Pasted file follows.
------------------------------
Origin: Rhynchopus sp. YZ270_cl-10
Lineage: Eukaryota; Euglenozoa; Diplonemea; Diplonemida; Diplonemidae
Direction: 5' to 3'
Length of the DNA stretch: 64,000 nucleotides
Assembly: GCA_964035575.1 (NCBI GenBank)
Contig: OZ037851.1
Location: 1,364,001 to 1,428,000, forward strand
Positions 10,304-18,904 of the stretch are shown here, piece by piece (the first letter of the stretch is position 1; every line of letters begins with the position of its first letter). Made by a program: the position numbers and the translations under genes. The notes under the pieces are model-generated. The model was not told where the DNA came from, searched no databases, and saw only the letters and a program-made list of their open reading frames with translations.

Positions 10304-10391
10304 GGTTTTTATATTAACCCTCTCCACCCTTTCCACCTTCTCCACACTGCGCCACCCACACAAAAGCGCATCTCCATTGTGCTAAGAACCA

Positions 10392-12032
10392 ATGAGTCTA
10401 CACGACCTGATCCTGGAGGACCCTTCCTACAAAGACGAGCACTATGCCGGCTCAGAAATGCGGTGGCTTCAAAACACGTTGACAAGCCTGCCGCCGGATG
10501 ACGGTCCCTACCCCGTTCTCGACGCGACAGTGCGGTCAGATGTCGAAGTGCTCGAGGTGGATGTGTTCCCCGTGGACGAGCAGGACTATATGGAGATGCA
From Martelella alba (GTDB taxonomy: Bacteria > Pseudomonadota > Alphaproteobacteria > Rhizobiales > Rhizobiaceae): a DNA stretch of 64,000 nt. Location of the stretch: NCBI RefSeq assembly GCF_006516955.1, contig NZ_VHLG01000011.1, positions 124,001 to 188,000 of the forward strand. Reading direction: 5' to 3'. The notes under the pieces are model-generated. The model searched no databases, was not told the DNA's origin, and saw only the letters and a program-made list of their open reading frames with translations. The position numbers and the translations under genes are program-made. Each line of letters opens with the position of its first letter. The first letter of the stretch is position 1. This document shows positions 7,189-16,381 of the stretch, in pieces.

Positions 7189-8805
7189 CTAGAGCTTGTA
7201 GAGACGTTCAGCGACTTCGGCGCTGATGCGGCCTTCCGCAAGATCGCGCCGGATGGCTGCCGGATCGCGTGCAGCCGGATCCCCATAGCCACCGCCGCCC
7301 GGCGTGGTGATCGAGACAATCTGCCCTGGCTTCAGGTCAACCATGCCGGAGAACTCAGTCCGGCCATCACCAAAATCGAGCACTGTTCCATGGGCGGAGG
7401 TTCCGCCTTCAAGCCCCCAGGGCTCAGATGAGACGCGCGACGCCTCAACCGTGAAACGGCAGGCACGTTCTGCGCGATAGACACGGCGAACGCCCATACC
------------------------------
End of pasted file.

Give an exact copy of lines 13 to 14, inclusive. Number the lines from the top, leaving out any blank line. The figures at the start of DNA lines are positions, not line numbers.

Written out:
10401 CACGACCTGATCCTGGAGGACCCTTCCTACAAAGACGAGCACTATGCCGGCTCAGAAATGCGGTGGCTTCAAAACACGTTGACAAGCCTGCCGCCGGATG
10501 ACGGTCCCTACCCCGTTCTCGACGCGACAGTGCGGTCAGATGTCGAAGTGCTCGAGGTGGATGTGTTCCCCGTGGACGAGCAGGACTATATGGAGATGCA